Starbucks on Dangerous Grounds with Abortion
Starbucks pays big bucks for their PR firm’s advice — but not as much as they’re about to pay for ignoring it. “Don’t take a stance you cannot reverse,” Zeno Group warned corporate clients after the Supreme Court leak. A lot of major brands have listened, terrified of becoming the next Disney. Not this one. The coffee giant, who’s never been afraid to stir the pot, is out with their most outrageous policy yet — and every cup you buy helps pay for it.
At Seattle’s most famous franchise, management wasn’t content just paying for employees’ abortion travel. (That’s so Amazon.) Starbucks wanted to make a real statement, announcing that not only would they help employees abort their children — but they’ll pay to send the ones parents keep out of state to change their sex. A statement from the company’s Sara Kelly announced that Starbucks is committed to the most outrageous forms of corporate activism — including transgender payouts. “Regardless of where you live or what you believe, partners enrolled in Starbucks healthcare will now be offered reimbursement for eligible travel expenses when accessing abortion or gender-affirming procedures when those services are not available within 100 miles of a partner’s home.”
In today’s market, which hasn’t exactly been kind to corporate zealots, Starbucks move sounds delusional. Look at Target, whose racks of chest binders and packing underwear is already tanking the company’s stock. After one week of bad publicity, the chain’s shares tumbled 22.7 percent, and its first quarter earnings were — according to Yahoo financial— the worst the retailer had seen since 1987 (even worse than the changing room crash of 2017).
But the reality is, the truly woke — like Target and Starbucks — don’t care about your business. They care about making a political point. If that means upsetting half of their investors, then, in the infamous words of CEO Howard Schultz, “sell your shares.” As he said then, “Not every decision is an economic decision.” And a decade later, he still means it.
That much was obvious when the bosses at mermaid headquarters decided to take the policy public. They could have issued an internal document and been done with it. The fact that they didn’t — and instead crowed about their new policy in the media — means that this is about a lot more than “taking care of employees.” Starbucks is trying to influence the national conversation, and they’re more than willing to sacrifice children to do it.
Remember, this isn’t the first time Schultz’s cultural calculus has put kids in the crosshairs. When the company wasn’t spending thousands of dollars helping Planned Parenthood abort children, they were working to deprive them of a married mom and dad. Now, if they can’t hurt kids in the womb, Starbucks will just drive them to surgeries that will. “This is the anti-woman, anti-child, anti-family society the Left has created,” Fox’s Rachel Campos-Duffy tweeted. “No more Starbucks for me.”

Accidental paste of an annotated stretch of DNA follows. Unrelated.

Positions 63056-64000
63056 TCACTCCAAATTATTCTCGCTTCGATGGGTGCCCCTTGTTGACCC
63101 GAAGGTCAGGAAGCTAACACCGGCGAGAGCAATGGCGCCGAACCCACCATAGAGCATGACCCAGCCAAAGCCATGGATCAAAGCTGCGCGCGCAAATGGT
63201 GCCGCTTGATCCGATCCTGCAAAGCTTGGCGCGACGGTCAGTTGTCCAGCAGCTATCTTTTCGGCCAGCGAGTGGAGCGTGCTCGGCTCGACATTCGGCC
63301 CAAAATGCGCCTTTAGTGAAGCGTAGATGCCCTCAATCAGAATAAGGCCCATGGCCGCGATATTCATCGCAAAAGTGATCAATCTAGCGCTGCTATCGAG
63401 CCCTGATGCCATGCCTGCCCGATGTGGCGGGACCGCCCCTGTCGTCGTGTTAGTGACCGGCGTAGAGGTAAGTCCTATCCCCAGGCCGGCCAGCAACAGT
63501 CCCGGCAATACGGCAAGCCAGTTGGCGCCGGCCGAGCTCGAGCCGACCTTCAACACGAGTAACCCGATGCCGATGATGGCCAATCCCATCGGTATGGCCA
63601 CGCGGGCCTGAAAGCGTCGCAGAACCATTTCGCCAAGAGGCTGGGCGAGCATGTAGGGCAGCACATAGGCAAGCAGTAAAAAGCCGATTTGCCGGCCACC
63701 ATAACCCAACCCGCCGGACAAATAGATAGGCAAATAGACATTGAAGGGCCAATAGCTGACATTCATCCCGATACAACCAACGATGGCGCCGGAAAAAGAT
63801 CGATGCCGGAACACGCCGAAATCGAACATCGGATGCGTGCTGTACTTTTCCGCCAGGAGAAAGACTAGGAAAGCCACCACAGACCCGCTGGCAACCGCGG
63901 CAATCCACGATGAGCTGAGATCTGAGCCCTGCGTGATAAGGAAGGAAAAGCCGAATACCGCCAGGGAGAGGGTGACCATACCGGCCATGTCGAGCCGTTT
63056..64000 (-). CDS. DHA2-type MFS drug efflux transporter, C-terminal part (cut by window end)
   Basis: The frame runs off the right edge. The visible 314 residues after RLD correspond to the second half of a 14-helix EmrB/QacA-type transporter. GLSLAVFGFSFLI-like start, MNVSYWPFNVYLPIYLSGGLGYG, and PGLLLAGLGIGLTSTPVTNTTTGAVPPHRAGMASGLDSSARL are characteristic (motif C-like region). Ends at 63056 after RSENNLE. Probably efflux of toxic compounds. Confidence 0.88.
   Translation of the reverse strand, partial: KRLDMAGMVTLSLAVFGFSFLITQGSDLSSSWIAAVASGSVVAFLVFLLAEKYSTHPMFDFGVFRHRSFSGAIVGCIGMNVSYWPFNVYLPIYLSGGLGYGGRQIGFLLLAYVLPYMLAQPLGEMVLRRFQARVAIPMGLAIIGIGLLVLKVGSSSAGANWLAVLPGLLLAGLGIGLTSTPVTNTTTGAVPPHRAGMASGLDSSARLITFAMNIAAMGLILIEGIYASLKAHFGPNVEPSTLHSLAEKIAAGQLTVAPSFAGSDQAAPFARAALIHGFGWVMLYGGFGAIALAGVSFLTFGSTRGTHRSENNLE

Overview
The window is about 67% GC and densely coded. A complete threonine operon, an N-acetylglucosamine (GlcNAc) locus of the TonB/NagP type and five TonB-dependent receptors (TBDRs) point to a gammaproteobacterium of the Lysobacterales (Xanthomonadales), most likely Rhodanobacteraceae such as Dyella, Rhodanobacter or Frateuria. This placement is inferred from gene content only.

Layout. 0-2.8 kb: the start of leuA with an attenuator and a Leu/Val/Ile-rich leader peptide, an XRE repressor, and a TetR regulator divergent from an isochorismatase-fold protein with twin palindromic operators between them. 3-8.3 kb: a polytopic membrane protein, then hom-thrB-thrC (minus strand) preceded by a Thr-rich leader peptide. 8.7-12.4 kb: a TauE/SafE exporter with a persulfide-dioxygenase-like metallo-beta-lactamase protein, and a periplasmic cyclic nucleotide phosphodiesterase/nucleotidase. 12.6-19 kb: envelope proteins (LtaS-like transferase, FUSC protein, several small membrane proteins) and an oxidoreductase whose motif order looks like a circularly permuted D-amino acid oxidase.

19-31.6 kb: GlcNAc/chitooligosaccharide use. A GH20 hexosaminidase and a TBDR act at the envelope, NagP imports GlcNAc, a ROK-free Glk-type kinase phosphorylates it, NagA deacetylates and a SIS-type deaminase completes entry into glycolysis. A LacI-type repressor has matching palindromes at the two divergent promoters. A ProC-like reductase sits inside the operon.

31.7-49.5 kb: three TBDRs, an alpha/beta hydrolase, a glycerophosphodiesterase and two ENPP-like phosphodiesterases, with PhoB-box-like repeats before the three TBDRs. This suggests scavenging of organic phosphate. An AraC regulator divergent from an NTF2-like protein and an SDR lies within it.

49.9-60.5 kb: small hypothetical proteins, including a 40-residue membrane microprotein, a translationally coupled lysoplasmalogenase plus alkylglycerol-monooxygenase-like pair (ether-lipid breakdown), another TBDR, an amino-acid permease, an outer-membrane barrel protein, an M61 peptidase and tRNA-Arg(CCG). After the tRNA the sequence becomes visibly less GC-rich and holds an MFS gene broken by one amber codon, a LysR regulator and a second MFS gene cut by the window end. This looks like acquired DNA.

Maybe Starbucks doesn’t care about the boycott that’s brewing — but their investors will. “Subjects that divide the country can sometimes be no-win situations for companies,” Zeno cautioned, “because regardless of what they do they will alienate at least 15 to 30 percent of their stakeholders. ... Do not assume that all of your employees, customers, or investors share your view.”
For companies like Starbucks, who sell some of the easiest luxuries for families to cut, this is the worst possible economy to outrage patrons. Americans are already struggling to afford the necessities. If they weren’t already rethinking their routine of mediocre, overpriced coffee, they are now that it’s a bold blend of social extremism.
“Tell me,” Justin Danhof said on “Washington Watch,” “other than Planned Parenthood, what company was founded with a mission to snuff out human life? ... I can’t think of a company that was founded with the mission [to kill] in place.” That’s why this corporate obsession with abortion is so disturbing. As investors and customers, Danhof is praying more people tell companies like Starbucks, “Just knock it off. Stay out of it.” No one pulls through a green-and-white drive-thru expecting a venti abortion with extra transgenderism. Now, no one has a choice.
And no one has an excuse either. If Starbucks is part of your daily grind, it’s time — as Christians — to reconsider. “So whether you eat or drink or whatever you do, do it all for the glory of God” (I Corinthians 10:31). One day, we’ll all be held accountable for how we managed what God gave us. And while some choices are out of our control (not everyone can ditch their banks, build their own computer microchips, or charter a plane), we can get our caffeine high from a company that doesn’t get theirs destroying innocent lives.
Contact Starbucks and ask them to end their war on children. It’s time for headquarters to wake up and smell the resistance!
Suzanne Bowdey serves as editorial director and senior writer at The Washington Stand.